The Purpose of Citing Sources:
- Citations protect the intellectual property of the people who originated the ideas, research, or information that you are using to build your case.
- Citations are allowing readers to track down the sources you used for your research in order to verify the credibility of your claims or begin conducting their own research on the topic you are writing about.
- Citations add credibility and authority to your writing. They make it apparent that you are informed about the topic.
When to Cite Sources in the Text of Your Paper:
- When you use someone’s exact words.
- When you paraphrase someone’s original argument or idea.
- When you cite a piece of data or information unique to a particular source or set of sources (like census, survey, or polling data).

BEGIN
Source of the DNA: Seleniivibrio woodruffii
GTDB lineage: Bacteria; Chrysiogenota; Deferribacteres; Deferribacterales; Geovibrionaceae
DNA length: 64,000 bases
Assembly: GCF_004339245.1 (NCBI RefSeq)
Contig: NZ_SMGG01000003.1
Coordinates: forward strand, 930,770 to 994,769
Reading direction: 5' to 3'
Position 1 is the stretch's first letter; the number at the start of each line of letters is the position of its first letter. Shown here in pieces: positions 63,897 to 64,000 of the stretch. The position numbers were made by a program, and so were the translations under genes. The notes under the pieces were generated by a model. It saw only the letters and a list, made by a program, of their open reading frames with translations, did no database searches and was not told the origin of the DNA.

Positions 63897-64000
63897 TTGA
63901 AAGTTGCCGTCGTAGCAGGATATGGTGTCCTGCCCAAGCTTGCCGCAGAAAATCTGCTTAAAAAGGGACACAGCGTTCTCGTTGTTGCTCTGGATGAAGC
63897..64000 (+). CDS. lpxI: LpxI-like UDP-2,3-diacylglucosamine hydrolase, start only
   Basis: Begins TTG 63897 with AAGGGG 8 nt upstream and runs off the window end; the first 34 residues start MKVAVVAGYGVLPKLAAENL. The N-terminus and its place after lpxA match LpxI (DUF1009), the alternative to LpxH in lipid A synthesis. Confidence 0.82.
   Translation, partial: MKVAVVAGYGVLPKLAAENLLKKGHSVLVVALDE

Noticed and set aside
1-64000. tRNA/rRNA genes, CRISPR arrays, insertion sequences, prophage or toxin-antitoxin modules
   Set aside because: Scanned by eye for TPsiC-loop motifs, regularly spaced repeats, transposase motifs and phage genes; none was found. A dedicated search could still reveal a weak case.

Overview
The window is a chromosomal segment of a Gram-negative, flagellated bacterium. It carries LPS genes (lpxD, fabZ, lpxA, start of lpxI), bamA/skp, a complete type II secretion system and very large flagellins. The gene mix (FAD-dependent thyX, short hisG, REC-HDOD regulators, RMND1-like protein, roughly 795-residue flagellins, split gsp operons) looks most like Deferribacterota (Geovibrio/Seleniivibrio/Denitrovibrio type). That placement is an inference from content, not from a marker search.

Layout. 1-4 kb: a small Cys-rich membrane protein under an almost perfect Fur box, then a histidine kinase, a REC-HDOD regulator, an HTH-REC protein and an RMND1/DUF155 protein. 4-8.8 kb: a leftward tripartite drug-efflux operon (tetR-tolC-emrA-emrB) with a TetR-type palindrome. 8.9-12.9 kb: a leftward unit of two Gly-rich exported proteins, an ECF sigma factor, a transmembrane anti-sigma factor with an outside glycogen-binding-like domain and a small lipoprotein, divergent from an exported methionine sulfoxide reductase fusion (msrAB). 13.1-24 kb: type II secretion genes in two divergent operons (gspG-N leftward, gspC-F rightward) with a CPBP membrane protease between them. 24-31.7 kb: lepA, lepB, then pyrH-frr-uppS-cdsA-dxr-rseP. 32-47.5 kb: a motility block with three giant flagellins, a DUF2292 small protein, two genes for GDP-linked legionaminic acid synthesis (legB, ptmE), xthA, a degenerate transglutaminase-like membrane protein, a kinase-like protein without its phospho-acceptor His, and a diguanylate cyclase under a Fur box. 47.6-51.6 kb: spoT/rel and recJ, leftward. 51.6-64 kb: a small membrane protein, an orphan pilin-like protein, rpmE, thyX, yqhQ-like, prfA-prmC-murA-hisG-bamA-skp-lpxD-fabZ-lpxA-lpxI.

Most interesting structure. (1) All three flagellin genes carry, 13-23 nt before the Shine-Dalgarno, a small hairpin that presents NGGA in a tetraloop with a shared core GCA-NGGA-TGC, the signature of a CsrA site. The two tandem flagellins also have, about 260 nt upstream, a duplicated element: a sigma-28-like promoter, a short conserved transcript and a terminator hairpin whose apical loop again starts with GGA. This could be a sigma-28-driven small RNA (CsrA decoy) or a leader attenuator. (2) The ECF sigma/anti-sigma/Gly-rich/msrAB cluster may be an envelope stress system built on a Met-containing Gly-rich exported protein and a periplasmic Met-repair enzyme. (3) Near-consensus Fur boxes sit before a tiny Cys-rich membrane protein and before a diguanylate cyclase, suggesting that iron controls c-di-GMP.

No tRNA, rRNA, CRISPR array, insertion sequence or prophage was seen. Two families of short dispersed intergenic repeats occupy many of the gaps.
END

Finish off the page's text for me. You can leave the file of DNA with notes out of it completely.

- When you cite analysis of data or information that is unique to a particular source (“Smith says that changes in these numbers are due to X, Y or Z”).
When NOT to Cite Sources:
- When a piece of information can be considered “common knowledge.” For example, even though you may have to go look up the dates of the Russian Revolution, no individual historian came up with those dates. Therefore, it is not necessary to cite the source you used to find them.
- A good rule of thumb: if a piece of information can be found in at least 5 sources, it is considered common knowledge. As you conduct your research on a specific topic, you may notice that certain bits of background information are repeated in multiple sources. You can usually use that information without citing every source it appears in.
It’s better to be safe than sorry. If you are unsure whether or not you should cite something, it is ok to simply go ahead and cite it.